Liquidated damages provisions in California real estate contracts provide that the parties, at the time they enter into the contract, determine what the damages will be if there is a specified breach of the contract. It must represent a reasonable attempt to anticipate the losses to be suffered. It will not be enforced if it is primarily a penalty for punishing the party at fault. It must bear some relationship to what they parties may foresee as the actual damages that will occur. However, the parties could also have negotiated for alternative performance, where one side has a choice; Do things A & B, and you get paid something. Do just A, and you get paid something less.
A recent decision out of San Joaquin County shows how important it is to be clear in the contract, and one may need to consult a Sacramento real estate and business attorney for clarification. If the provision is not to be determined a penalty, you must actually have a reasonable basis for calculating the amount at the time of entering the contract, and also the contract must have language describing the parties agreement that the actual dollar amount has some relationship to the likely damages. If the number appears reasonable, it may qualify as both liquidated damages OR alternative performance. If it is not reasonable, the only hope is that if it is found to be alternative performance.
In Brian McGuire v. More-Gas Investments, LLC, McGuire had a contract to buy property to build a house. The property sold for over $1 million dollars, and was amongst vineyards in Acampo. The buyer wanted to make sure his view would be protected.
The Contract Provision
In the purchase contract the seller warranted that adjacent lots would not be permitted to construct any structure within nine hundred feet of the access road, in order to protect the buyer’s view, by amending the CC&Rs. If the Seller was unable to amend the CC & Rs within two months from close of escrow, Seller was to refund to Buyers $80,000 from the purchase price under the Agreement. The CC&Rs were not amended, the Buyer refused to refund the money, and this lawsuit resulted.
At his deposition, the Buyer testified that he did not remember how that $80,000 figure was determined. He admitted plaintiffs did not do any market research to determine what the diminution in the value of the property would be in the absence of the building , and had not discussed damages.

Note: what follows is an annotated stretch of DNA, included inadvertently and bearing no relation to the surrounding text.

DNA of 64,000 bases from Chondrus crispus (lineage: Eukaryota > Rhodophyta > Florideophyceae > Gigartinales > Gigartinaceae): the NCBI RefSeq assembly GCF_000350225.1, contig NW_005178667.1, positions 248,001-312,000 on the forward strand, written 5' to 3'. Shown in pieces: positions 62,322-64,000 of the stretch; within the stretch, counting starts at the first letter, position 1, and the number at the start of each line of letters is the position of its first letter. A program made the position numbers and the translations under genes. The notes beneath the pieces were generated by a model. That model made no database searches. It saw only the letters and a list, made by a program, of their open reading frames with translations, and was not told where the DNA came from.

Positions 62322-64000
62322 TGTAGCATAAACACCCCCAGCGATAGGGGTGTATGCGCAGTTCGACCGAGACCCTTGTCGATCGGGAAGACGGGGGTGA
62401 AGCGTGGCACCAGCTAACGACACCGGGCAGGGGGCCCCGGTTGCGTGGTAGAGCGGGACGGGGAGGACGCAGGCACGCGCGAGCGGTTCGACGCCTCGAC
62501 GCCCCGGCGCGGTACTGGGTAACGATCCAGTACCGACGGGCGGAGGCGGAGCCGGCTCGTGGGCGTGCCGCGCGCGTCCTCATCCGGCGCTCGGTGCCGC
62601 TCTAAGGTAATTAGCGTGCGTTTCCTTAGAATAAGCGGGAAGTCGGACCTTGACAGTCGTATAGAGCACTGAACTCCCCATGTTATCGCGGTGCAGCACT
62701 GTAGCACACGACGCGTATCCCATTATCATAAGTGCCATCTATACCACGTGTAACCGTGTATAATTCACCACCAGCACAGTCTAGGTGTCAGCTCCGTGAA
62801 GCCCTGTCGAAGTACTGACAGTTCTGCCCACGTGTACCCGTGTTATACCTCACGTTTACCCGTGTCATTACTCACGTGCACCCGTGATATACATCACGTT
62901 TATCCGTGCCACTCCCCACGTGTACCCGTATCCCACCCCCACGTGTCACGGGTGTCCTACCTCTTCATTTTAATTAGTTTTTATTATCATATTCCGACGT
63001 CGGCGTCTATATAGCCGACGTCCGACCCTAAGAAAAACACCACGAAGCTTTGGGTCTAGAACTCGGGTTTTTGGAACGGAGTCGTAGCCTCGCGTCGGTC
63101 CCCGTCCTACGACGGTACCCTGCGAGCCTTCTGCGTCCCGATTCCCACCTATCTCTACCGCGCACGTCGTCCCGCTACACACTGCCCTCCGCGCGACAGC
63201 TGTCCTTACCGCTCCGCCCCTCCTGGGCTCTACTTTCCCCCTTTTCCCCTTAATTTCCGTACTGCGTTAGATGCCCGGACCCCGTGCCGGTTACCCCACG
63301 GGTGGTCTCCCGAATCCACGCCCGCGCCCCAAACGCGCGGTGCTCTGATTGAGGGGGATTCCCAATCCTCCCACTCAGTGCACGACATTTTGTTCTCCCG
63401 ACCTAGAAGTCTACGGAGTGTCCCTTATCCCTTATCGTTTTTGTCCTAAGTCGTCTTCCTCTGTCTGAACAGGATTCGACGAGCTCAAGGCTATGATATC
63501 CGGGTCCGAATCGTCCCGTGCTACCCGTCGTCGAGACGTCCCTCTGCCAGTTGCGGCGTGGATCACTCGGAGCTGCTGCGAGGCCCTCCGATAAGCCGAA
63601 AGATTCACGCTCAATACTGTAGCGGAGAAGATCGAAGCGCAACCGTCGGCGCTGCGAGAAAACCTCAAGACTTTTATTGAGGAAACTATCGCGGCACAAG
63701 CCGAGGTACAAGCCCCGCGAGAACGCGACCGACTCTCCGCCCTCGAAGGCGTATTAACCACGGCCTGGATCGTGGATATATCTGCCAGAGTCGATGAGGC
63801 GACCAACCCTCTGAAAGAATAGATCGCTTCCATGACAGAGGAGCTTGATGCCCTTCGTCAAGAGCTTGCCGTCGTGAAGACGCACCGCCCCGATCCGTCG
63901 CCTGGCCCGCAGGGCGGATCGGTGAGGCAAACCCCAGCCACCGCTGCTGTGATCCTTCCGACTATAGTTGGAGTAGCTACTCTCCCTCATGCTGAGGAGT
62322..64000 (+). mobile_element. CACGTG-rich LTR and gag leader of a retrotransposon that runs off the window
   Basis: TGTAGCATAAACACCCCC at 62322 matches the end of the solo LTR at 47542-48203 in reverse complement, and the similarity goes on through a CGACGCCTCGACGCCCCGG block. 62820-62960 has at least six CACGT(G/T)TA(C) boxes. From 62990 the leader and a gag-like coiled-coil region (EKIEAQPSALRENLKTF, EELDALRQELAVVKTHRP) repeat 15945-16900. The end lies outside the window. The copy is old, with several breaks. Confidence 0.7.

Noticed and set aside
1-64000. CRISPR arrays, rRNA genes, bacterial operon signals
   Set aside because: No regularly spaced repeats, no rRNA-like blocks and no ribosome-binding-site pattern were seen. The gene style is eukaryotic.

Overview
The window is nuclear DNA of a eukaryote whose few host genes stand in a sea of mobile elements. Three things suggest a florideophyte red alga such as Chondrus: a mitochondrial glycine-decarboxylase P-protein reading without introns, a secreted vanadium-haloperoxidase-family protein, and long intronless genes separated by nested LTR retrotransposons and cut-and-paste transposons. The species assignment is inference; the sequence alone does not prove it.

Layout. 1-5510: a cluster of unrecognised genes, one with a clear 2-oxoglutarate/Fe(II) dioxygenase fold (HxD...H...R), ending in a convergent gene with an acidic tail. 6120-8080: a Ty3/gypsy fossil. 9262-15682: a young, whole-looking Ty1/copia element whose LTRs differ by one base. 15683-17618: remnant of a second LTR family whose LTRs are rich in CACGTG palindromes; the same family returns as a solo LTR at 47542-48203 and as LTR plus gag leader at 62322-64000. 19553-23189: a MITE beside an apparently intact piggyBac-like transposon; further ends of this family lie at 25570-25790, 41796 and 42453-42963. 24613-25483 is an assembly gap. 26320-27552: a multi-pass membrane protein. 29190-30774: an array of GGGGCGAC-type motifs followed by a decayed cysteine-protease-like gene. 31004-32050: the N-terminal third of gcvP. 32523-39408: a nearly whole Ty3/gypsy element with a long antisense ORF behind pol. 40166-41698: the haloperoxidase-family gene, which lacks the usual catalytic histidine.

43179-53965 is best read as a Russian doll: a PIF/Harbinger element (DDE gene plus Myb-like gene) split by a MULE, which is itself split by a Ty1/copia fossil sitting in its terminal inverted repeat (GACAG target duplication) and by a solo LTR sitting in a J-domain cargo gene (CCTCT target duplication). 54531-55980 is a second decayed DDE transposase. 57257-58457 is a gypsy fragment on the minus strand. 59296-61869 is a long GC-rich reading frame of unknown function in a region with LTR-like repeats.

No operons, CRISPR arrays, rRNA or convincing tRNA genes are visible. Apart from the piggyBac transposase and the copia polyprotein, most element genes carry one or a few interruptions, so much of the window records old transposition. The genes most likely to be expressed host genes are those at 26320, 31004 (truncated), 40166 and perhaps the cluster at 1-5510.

The trial judge granted summary judgment, finding that the provision was an unenforceable penalty.
Civil Code section 1671 provides that a liquidated damages clause is “valid unless the party seeking to invalidate the provision establishes that the provision was unreasonable under the circumstances existing at the time the contract was made.” (If the case involves a buyer failing to complete the purchase and facing forfeiture of the deposit, Civil Code sections 1675 – 1697 would apply)
An amount disproportionate to the anticipated damages is termed a “penalty.” A contractual provision imposing a “penalty” is ineffective, and the wronged party can collect only the actual damages sustained. In this case the defendant shot himself in the foot in testifying that they did not really consider a way to arrive at the $80,000 figure, it was just a number. Thus, the court did not think it qualified as liquidated damages, and must be a penalty. The trial court did not consider whether it was for alternative performance.
A contract provision that first appears to be a liquidated damages clause or a penalty may, in fact be instead a provision that allows an alternative performance that does not impose damages and is not subject to section 1671 limitations. However, the court has to determine whether or not the alternative performance is merely a ruse to disguise a penalty. The judge looks at the substance, not the form, of the transaction. If it is in fact a contract contemplating but a single, definite performance with an additional charge contingent on the breach of that performance, the provision must be viewed under the rules for liquidated damages.
The Court in this case looked at cases covering alternative performance, in which a party was given the rational choice of which performance to tender: either the company could make the specified improvements to the property and an installment payment or the company could decline to make those improvements and forego the payment. In this case. More-Gas could either amend the CC & Rs and keep the $80,000 or decline to secure that amendment and refund the $80,000 to plaintiffs. Viewed in this manner, the purchase agreement for the Orchard property can be understood to contain an enforceable provision for alternative performance rather than an unenforceable penalty provision. Thus, it overruled the trial judge’s finding that it was a penalty, and sent it back to determine if it was in fact a penalty or rather alternative performance.